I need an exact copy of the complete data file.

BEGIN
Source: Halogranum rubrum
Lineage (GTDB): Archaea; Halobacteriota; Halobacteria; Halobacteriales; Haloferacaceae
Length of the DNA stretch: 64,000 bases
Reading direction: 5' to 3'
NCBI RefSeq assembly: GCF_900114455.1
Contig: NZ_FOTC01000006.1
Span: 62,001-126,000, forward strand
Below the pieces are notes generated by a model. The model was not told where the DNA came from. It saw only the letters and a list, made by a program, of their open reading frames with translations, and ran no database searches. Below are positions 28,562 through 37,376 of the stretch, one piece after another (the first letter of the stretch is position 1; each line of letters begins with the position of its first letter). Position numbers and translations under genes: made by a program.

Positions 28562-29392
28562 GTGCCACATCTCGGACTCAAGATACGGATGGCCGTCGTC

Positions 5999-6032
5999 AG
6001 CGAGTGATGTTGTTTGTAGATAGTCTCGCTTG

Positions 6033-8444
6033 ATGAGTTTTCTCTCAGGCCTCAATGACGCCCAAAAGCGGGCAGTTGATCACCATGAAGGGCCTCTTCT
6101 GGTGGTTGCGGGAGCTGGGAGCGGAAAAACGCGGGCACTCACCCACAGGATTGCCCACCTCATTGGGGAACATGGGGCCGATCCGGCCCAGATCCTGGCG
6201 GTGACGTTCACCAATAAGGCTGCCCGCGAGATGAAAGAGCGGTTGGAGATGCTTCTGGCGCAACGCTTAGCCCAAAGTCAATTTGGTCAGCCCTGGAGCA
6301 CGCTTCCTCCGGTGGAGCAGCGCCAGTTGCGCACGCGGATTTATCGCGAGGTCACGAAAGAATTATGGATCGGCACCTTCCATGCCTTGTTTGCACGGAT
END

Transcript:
Source: Halogranum rubrum
Lineage (GTDB): Archaea; Halobacteriota; Halobacteria; Halobacteriales; Haloferacaceae
Length of the DNA stretch: 64,000 bases
Reading direction: 5' to 3'
NCBI RefSeq assembly: GCF_900114455.1
Contig: NZ_FOTC01000006.1
Span: 62,001-126,000, forward strand
Below the pieces are notes generated by a model. The model was not told where the DNA came from. It saw only the letters and a list, made by a program, of their open reading frames with translations, and ran no database searches. Below are positions 28,562 through 37,376 of the stretch, one piece after another (the first letter of the stretch is position 1; each line of letters begins with the position of its first letter). Position numbers and translations under genes: made by a program.

Positions 28562-29392
28562 GTGCCACATCTCGGACTCAAGATACGGATGGCCGTCGTC

Positions 5999-6032
5999 AG
6001 CGAGTGATGTTGTTTGTAGATAGTCTCGCTTG

Positions 6033-8444
6033 ATGAGTTTTCTCTCAGGCCTCAATGACGCCCAAAAGCGGGCAGTTGATCACCATGAAGGGCCTCTTCT
6101 GGTGGTTGCGGGAGCTGGGAGCGGAAAAACGCGGGCACTCACCCACAGGATTGCCCACCTCATTGGGGAACATGGGGCCGATCCGGCCCAGATCCTGGCG
6201 GTGACGTTCACCAATAAGGCTGCCCGCGAGATGAAAGAGCGGTTGGAGATGCTTCTGGCGCAACGCTTAGCCCAAAGTCAATTTGGTCAGCCCTGGAGCA
6301 CGCTTCCTCCGGTGGAGCAGCGCCAGTTGCGCACGCGGATTTATCGCGAGGTCACGAAAGAATTATGGATCGGCACCTTCCATGCCTTGTTTGCACGGAT